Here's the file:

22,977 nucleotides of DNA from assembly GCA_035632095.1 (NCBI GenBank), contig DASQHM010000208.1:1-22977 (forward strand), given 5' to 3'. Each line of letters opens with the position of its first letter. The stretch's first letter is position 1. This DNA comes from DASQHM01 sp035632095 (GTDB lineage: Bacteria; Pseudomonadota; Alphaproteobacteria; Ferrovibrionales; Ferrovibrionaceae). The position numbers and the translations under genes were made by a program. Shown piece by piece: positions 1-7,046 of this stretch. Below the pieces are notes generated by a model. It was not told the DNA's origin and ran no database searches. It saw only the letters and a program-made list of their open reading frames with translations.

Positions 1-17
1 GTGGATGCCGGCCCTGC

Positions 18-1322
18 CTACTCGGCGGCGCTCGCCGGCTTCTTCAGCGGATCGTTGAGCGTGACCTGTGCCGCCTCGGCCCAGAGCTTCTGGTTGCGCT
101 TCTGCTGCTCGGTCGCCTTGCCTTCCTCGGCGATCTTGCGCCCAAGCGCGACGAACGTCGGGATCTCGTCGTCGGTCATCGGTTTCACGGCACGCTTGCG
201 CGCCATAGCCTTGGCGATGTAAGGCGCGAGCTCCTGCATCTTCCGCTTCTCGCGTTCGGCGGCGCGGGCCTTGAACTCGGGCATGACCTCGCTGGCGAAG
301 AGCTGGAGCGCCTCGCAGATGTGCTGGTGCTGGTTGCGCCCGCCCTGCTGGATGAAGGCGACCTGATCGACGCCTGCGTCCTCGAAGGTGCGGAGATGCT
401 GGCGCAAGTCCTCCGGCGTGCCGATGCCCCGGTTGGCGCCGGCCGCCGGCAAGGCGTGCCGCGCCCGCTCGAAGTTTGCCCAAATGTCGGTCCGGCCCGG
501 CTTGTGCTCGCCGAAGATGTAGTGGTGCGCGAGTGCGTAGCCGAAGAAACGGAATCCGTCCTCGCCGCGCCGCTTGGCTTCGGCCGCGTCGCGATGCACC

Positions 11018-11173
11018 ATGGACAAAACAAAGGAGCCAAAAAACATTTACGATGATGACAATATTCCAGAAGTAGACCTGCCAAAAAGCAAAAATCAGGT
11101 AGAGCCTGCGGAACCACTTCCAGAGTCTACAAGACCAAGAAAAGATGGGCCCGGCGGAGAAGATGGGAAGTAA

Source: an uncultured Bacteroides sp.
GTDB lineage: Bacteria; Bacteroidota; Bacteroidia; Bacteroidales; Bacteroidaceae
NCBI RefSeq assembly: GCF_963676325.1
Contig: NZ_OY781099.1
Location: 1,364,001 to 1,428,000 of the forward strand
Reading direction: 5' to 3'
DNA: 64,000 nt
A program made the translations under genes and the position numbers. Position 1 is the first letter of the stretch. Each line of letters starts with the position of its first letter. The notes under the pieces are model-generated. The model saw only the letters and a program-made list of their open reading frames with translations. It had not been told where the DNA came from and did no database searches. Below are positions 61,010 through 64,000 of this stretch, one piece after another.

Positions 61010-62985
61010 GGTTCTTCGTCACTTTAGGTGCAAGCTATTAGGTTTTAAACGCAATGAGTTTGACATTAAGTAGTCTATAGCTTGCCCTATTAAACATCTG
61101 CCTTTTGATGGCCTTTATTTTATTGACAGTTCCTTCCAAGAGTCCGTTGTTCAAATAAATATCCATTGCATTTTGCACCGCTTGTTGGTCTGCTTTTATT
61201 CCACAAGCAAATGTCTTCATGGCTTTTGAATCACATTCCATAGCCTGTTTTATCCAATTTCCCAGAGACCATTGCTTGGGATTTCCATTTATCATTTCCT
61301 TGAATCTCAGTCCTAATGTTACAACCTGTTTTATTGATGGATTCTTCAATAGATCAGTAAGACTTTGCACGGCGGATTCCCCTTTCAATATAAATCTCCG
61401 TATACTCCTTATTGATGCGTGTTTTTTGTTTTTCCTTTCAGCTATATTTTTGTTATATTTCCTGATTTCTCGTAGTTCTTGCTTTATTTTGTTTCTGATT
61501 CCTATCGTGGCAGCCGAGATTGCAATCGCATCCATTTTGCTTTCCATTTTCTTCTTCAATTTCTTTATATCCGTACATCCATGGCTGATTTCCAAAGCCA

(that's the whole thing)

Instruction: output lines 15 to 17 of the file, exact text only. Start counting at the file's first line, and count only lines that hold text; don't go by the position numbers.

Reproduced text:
GTDB lineage: Bacteria; Bacteroidota; Bacteroidia; Bacteroidales; Bacteroidaceae
NCBI RefSeq assembly: GCF_963676325.1
Contig: NZ_OY781099.1